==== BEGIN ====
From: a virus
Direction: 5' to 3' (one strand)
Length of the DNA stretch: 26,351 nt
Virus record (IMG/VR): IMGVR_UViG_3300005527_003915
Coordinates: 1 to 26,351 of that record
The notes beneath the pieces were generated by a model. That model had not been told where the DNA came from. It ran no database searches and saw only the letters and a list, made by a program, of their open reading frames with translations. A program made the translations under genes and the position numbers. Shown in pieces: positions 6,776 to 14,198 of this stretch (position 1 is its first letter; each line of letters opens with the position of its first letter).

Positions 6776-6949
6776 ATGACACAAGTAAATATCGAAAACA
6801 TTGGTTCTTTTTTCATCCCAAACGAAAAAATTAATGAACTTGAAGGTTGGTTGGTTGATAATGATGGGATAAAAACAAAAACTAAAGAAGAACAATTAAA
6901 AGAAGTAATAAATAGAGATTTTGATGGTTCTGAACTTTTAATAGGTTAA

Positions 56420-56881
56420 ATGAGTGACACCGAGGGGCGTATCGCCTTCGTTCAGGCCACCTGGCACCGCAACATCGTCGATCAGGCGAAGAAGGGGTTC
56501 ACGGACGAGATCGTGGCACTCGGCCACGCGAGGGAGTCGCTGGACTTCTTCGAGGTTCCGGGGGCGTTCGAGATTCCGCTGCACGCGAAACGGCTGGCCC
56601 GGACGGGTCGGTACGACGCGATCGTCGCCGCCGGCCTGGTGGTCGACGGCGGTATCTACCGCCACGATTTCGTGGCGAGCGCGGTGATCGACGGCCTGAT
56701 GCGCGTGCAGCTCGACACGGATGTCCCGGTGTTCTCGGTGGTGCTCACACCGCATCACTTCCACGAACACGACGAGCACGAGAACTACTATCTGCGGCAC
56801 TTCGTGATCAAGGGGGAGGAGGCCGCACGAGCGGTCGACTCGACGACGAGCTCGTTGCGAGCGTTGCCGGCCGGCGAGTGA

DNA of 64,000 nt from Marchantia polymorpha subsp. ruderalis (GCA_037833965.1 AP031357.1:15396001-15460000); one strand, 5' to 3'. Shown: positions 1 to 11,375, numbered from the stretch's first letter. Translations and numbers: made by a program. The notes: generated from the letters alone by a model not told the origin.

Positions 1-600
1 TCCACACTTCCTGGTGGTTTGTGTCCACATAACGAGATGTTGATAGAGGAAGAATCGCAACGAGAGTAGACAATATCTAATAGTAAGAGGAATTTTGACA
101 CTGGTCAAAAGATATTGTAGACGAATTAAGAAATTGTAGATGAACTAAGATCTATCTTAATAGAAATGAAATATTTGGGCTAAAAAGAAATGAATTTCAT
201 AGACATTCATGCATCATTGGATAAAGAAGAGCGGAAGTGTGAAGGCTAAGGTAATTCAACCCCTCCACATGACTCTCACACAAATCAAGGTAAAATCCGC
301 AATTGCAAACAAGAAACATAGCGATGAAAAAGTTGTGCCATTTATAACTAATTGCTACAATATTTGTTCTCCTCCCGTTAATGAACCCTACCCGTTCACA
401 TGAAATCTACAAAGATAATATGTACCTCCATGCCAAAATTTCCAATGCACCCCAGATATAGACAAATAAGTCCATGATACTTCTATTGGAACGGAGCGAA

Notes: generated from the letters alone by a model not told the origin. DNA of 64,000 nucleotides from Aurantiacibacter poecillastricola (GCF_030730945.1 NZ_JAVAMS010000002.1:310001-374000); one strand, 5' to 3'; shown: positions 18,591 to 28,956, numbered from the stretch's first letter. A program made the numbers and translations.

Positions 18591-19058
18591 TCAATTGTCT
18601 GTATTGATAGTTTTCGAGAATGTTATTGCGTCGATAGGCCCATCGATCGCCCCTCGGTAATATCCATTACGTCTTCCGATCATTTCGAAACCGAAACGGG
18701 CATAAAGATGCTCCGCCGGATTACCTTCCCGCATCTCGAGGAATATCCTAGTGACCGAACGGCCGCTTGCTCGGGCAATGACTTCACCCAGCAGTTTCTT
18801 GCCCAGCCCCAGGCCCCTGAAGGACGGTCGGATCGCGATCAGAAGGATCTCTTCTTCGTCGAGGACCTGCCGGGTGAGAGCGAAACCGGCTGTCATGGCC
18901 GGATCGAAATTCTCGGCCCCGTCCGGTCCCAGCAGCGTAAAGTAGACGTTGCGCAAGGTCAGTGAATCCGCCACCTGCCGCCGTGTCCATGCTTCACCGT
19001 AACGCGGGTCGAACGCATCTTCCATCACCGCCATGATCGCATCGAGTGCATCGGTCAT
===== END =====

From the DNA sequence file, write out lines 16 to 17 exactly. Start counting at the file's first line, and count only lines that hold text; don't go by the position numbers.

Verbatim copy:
56801 TTCGTGATCAAGGGGGAGGAGGCCGCACGAGCGGTCGACTCGACGACGAGCTCGTTGCGAGCGTTGCCGGCCGGCGAGTGA

DNA of 64,000 nt from Marchantia polymorpha subsp. ruderalis (GCA_037833965.1 AP031357.1:15396001-15460000); one strand, 5' to 3'. Shown: positions 1 to 11,375, numbered from the stretch's first letter. Translations and numbers: made by a program. The notes: generated from the letters alone by a model not told the origin.